Most native Siberian groups live primarily in rural areas, where they continue to practice their traditional lifestyles involving reindeer herding, hunting, gathering, and fishing. Some groups also practice other types of animal husbandry, raising horses, yaks and sheep, as well as engaging in beekeeping. Dogs are also extremely important in these northern environments, used in reindeer herding, hunting, and transportation (to pull the sledges). Among the indigenous skills are techniques for processing animal hides, wool, antlers, hoofs, bones, glands, meet and offal, as well as taxidermy. Hides, as well as other locally available materials, are used for building houses, making canoes and sledges, sewing clothing, and crafting toys and objects for religious and spiritual practices. Other traditional indigenous arts and crafts involve making objects from fur and skins, bone and ivory, birch bark and other plant matter. Land rights of the indigenous peoples that are imperative for maintaining the traditional economy and lifestyle are now protected according to Article 8 of the abovementioned federal law “On the guarantees of the rights of indigenous small-numbered peoples of the Russian Federation”. Article 10 of the same law protects the rights of small-numbered indigenous groups to “protect and develop their original cultures”, which includes “protection and development of native languages”, as well as protection of traditional practices and religious rites. This law also allows for the creation of educational institutions where reindeer herding, hunting, fishing, and other traditional skills can be passed on to the younger generations. When it comes to educating the very young, boarding schools in regional centers are being replaced by “nomadic” schools, so that children need not be separated from their parents and the community for long periods.

However, not all indigenous groups continue to practice their traditional lifestyles in rural areas. A few live predominantly in cities, including the Orok on the Sakhalin Island, as well as Kumandins and Shors in southern Siberia (Altai Krai and Kemerovo Oblast, respectively). Despite their rural origins, one in two Kumandin and three out of four Shors live today in cities. An interesting contrast is presented by the two groups that share the titutal ethnic status in Khnaty-Mansi Autonomous Okrug: Khanty live predominantly in rural areas, whereas Mansi live mostly in cities. This correlates with the level of assimilation as measured by the percentage of people who speak the corresponding language: approximately one in two Khanty speaks the indigenous language, whereas only a quarter of Mansi do so. (A forthcoming post will be dedicated to indigenous languages of Siberia and Far East.)

Not only urban groups are experiencing the dilemma of choosing between traditionalism and assimilation. Most indigenous Siberian groups – large and small alike – experience conflict between their traditional lifestyle and modern economic conditions. Time-honored economic activities like reindeer herding and hunting are not competitive in modern markets: the production volume is too small, while production and transportation costs are prohibitive. Moreover, the intensive industrial exploitation of land and natural resources in Siberia (which will be discussed in more detail in forthcoming posts) curtails the ability of indigenous groups to maintain their traditional economic activities. Territories that were used for reindeer herding or hunting have become sites of oil and gas extraction, pipelines, railways, processing plants, and reservoirs. Forests, reindeer pastures, and walrus nurseries have been destroyed, and traditional fishing grounds – polluted. Valleys have been inundated and villages  destroyed or moved.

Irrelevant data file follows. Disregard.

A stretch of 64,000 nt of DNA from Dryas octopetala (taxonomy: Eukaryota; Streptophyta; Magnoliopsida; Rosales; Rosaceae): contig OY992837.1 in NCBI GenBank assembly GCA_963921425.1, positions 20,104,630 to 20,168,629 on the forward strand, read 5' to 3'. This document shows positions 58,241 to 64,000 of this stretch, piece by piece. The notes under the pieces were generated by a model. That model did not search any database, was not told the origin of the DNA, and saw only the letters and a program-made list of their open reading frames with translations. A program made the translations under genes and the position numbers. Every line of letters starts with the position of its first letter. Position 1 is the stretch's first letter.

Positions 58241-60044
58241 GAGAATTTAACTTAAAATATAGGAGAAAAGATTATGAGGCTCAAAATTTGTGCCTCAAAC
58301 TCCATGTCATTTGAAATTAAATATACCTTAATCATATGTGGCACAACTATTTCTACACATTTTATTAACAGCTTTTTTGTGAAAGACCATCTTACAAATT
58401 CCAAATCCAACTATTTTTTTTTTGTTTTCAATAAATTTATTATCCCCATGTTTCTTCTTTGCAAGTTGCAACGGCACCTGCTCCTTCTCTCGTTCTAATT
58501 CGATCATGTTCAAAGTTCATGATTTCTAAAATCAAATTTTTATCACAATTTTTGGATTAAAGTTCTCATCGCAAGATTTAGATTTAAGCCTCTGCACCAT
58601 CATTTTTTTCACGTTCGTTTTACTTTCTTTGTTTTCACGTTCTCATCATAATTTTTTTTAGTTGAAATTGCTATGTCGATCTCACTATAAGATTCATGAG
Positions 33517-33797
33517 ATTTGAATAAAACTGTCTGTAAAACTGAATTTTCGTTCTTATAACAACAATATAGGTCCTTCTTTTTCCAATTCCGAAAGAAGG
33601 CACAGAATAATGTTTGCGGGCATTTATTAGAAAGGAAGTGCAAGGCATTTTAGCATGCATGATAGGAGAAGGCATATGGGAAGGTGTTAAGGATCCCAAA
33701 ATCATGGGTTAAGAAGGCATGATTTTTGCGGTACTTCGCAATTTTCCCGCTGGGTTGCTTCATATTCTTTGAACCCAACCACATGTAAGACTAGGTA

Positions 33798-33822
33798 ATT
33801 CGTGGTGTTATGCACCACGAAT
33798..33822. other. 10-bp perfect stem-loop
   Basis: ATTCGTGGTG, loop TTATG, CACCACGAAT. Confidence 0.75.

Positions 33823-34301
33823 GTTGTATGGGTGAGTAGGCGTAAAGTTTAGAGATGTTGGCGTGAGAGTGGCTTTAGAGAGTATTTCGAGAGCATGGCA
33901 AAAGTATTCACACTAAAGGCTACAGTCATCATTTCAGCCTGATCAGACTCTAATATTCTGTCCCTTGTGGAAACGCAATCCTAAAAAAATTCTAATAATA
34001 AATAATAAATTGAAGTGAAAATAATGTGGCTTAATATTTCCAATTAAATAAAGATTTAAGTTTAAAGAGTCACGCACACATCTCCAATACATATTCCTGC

This crisis of the traditional economy has led to growing social problems and deteriorating health standards among the Siberian natives. Although several regions east of the Urals have some of the highest levels of GDP in the Russian Federation, this is mostly due to the industrial-scale exploitation of natural resources coupled with small populations. The level of socio-economic development, especially in rural areas and among nomadic groups, remains below the national average, while unemployment is 1.5-2 times higher than elsewhere in Russia. The destabilization of the traditional lifestyle, especially in the 1990s, led to a wide range of health issues among the indigenous peoples, whose figures for infant and child mortality are nearly twice the national average. Higher-than-average mortality rates and low life expectancy plague adult Siberian natives as well. Infectious diseases, such as tuberculosis, are very common. The high level of alcoholism causes much concern, resulting in many accidental deaths from freezing or alcoholic poisoning, as well as a higher rate of murder and suicide. Since the traditional clan structure was undermined in the post-WWII period, mixed marriages, typically between Russian men and indigenous women, which James Forsyth describes in terms of “temporary wives” or “provisional concubinage”, have become common. Due in part to these temporary marriages, and in part to the isolation of herding and hunting men from the villages where the women generally remain, there are now many unmarried native men. Single-parenthood, orphanhood, and abortion further threaten the traditional family life. Intergenerational links often break because children are commonly monolingual in Russian just as their grandparents are monolingual in the indigenous language.

The influx of “outsiders” – ethnic Russians and others – makes cultural assimilation very likely, especially for the smaller groups, which remain minorities even in their designated territories. A crucial factor in the preservation of ethnic identity is the use of the national language. Along with urbanization, the decline in indigenous languages at home and in the education system is one of the best predictors of assimilation. But the use of national language among indigenous peoples of Siberia is waning, even among larger groups, with the rare exception of Tuvinians, 99% of whom claim to speak the national language. For example, 95% of the Buryats claimed to speak the language in 1959, but only 83% in 2002. At the same time, bilingualism in the native language and Russian has increased, so that in 1989 a fluent command of Russian as first or second language was claimed by 65% of Yakuts and in 2002 by 87%. The corresponding figure for the Buryat has grown from 72% in 1989 to 96% in 2002. The situation is even more critical among the small-numbered groups, in most of which less than half of the people speak the national language. The groups with the lowest degree of indigenous language retention (12-14%) include such Far Eastern peoples as the Itelmen, Nivkhs, and the Udege. In many cases, “indigenous language retention” does not mean native ability or even fluency in the language, but mere knowledge of some words and grammatical forms.

Perhaps surprisingly, the sheer size of the group and the availability of school books in the indigenous language play only a modest role in the indigenous language retention Certain small without a written language, such as the Dolgans and Nganasans, have succeeded for decades in maintaining fairly high retention rates (67% and 61%, respectively, in 2002). The chief cause appears to be their relative isolation from Russian influence: now, that the contact between indigenous groups and the Russians in the lower Yenisey region is increasing, the numbers are coming down from about 90% in 1989. While language maintenance and revitalization programs are under way, as we shall see in a later post, they achieve moderate success at best.